– Hi, thanks for your time. What are you currently up to? How is everything doing right now with IMPALED?

Ross: Currently, I’m watching people die in movies. Because those are the best movies of all. Everything in Impaled is just fine… we still practice and we still get wasted.

– You recently released «The Dead Still Dead Remain», a re-issue of your debut album «The Dead Shall Dead Remain». How did everything arise?

Ross: We don’t have the rights to the original recording of the Dead Shall Dead Remain. Those belong to Necropolis Records. Though they are essentially defunct as a label, they are still a legal organization and retain those rights. We do own the publishing rights to the music, though, so we figured we could just re-record the album and put it back in print. It was also fun to redo all the songs and actually play them well, this time.


– «The Dead Shall Dead Remain» has been unavailable on CD for over a decade now, so I guess this rerelease is a good way to let more people get it. In fact this album was released now 13 years ago, when tools as the Internet didn’t have much impact. With tools as social networks, have you noticed an increasing interest towards IMPALED?

Ross: Not really. Some things are easier, but 13 years ago we were bigger fish in a small pond. Now that pond is enormous and full of fucking fish. We haven’t maintained a huge profile, what with not touring and not releasing anything for years. What with all the label problems we’ve had over the years coupled with the difficulties of a day to day life living in one of the most expensive places to live in the U.S., we haven’t had much luck expanding to a big audience. At the same time, having been around since the pre-social media days has given us some cachet as an «old school» band. We don’t feel old, though. But my grey hair says differently.


– As I said, it has now been 13 years since your debut album came out so, what are now your feeling son the final outcome and your memories of those early days?

Ross: I have a hard time listening to the first record because I see it as a bunch of idiots not ready to record. Of course, there is an exuberance there that is hard to re-create. I get why some people like it. I’m proud of our early days, though, because we always stood our ground and did what we wanted. We pissed off a lot of folks on the way, but fuck ‘em if they can’t take a joke.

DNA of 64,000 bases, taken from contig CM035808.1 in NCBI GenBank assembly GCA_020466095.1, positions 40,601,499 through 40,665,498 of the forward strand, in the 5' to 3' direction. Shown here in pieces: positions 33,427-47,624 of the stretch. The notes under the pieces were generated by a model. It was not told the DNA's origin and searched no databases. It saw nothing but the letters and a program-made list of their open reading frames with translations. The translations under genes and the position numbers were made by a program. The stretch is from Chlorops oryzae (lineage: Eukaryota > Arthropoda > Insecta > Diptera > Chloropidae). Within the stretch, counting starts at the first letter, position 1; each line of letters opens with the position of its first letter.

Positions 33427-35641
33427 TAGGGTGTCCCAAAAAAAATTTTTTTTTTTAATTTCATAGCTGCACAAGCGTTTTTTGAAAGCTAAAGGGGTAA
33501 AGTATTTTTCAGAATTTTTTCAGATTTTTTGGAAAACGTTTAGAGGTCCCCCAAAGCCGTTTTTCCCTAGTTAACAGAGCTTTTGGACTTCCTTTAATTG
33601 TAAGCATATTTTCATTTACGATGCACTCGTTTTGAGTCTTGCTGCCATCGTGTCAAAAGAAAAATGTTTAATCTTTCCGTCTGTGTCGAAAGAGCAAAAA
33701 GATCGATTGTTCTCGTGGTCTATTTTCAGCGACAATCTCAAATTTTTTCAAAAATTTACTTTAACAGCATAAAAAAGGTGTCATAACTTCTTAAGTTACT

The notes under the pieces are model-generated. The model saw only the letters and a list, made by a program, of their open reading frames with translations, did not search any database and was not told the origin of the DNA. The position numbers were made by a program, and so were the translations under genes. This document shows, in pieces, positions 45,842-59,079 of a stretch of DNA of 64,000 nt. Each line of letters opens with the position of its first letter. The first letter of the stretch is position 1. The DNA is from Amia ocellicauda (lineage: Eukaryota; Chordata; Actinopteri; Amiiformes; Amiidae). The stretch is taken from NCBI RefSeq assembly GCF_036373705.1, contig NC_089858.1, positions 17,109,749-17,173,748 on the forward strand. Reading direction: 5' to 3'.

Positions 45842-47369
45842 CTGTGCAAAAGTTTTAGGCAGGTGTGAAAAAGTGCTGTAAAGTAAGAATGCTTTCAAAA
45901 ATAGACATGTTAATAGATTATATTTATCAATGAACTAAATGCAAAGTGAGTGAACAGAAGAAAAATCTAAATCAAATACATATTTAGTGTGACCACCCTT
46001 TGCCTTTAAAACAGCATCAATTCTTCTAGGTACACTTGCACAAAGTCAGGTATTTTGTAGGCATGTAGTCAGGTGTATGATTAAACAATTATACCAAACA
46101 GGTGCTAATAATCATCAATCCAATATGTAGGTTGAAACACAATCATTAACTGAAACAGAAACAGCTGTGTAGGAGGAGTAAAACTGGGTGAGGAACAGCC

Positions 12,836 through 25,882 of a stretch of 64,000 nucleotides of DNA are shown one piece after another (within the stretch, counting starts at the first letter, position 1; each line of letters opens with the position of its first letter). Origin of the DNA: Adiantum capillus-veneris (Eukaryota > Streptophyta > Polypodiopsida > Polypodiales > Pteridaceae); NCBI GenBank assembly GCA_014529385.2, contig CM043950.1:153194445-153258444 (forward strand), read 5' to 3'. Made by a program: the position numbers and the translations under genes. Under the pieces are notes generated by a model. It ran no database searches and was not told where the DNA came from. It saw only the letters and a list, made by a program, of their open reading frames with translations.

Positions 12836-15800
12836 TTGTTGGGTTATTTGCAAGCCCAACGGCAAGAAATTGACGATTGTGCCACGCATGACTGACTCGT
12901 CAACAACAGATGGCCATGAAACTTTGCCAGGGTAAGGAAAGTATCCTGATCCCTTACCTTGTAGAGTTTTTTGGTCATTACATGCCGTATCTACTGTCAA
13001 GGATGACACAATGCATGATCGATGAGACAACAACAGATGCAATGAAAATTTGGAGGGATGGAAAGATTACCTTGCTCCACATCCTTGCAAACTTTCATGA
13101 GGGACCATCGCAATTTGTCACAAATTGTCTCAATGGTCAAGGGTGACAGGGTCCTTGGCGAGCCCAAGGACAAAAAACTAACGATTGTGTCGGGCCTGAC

– The album has been re-recorded, and this time has a cleaner production. Was that your intention behind re-recording the whole album?

Ross: That was a side effect of not being drunk while recording. Of course we know a lot more know about how we want to sound, so it was easier to get the album to sound like what we always wanted in the first place. We didn’t want a muddy album, we wanted a Colin Richardson quality recording. We got Vinnie Wojno and I think he did an amazing job.


– There are also some other differences compared to the original version, as a new cover artwork and a different title. Would you mind to elaborate a bit on why did you decide to do that and how did you come up with both the cover as well as the small change on the album’s title?

Ross: I thought the title change was funny, and the new cover idea grew out of that. Leon del Muerte came up with the original title which we thought was

hilarious because it’s terribly redundant but brutal sounding. It’s a dumb thing to say. The new title is similar, but plays off the age of the material. I thought, hey, what if no one had cleaned up that mess 13 years ago? The original was conceived by Sean McGrath, I guess as his worst nightmare after eating too many jalopyños.


– This new version also omits the lengthy hidden track on the original version, anyway the length of some of the tunes on the album have changed, being the whole album a little bit longer. Were there any main reasons behind doing so?

Ross: It wasn’t meant to be longer, per se. We did some tempo mapping of the original and tried to even out the song tempos so it made sense. We also repeated a riff or two a bit longer than the original, added some noise here and there, but largely the songs remain the same. The hidden track on the original was my idea and it was BAD ONE.


– This re-recording also sees the return of Leon del Muerte. How has been working with him again after a decade?

Ross: Leon is a swell dude and a great friend. But we hated each other towards the end of his time in Impaled. I’m glad that all ended and now we can beat old ladies up together again.


– For all those consdering getting this «The Dead Still Dead Remain»; how could you define it in just 3 words?

Ross: Same but better.


– After this release you are working on your new studio album. After a 7 year gap, how are you feeling about having almost finished your new studio opus?

Ross: We’re not almost done, unfortunately. Impaled is a bunch of lazy old guys now, I guess.


– And is there anything you could already tell us about it? What are we going to find on it?

Ross: It will always be gross. G.O.R.E. Corps for life! And loud, fast, and hard. Death metal for death!


– And finally, what are your nearest future plans? What does 2014 have in store for IMPALED?

Ross: We will have some shows coming up, many with Leon del Muerte. No big tours planned, but a trip to Mexico and our first ever (and probably last ever) show with Carcass. I’m hoping they don’t ask for royalties on the riffs we stole.


– That’s all, thank you once more for answering our questions. If you want to add some final words; feel free to do it.

Ross: Let’s party like it’s 1999.


Sergio Fernández


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